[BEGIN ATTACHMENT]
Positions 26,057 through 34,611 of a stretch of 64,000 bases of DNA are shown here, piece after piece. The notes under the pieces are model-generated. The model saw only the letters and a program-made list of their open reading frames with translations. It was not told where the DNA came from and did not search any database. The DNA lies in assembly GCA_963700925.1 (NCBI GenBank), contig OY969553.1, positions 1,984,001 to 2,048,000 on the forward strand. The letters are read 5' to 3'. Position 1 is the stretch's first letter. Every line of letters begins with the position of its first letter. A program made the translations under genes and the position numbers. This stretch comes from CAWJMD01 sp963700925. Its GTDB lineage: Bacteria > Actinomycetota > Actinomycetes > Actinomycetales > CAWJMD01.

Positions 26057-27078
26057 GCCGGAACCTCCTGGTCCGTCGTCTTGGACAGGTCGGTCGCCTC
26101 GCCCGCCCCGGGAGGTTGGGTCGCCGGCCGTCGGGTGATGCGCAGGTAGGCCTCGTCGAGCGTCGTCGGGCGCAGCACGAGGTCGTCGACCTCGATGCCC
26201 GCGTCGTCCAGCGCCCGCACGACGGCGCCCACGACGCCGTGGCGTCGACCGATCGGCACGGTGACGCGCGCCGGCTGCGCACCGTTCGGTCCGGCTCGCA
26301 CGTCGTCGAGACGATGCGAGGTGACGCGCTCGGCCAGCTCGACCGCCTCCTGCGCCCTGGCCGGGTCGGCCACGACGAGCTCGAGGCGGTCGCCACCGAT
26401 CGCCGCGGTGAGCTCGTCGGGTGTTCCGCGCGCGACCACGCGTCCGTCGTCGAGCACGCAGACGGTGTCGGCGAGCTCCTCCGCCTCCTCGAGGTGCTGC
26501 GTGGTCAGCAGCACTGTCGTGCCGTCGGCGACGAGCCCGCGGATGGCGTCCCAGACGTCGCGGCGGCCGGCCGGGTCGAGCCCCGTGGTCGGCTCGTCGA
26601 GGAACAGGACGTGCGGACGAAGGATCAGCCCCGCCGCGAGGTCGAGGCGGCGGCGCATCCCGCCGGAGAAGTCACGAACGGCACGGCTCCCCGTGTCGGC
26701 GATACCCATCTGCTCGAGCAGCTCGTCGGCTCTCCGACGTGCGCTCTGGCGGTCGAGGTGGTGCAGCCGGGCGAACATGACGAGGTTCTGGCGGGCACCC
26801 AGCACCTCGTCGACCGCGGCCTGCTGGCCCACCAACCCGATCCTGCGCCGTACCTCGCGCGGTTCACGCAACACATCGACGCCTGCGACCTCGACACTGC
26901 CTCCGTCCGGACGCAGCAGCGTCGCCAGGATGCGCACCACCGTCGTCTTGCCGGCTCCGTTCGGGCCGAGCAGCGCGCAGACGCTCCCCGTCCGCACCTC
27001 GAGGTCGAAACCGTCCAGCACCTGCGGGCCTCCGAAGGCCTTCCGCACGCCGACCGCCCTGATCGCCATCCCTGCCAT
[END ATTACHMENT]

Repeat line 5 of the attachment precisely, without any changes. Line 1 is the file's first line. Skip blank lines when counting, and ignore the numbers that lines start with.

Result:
26201 GCGTCGTCCAGCGCCCGCACGACGGCGCCCACGACGCCGTGGCGTCGACCGATCGGCACGGTGACGCGCGCCGGCTGCGCACCGTTCGGTCCGGCTCGCA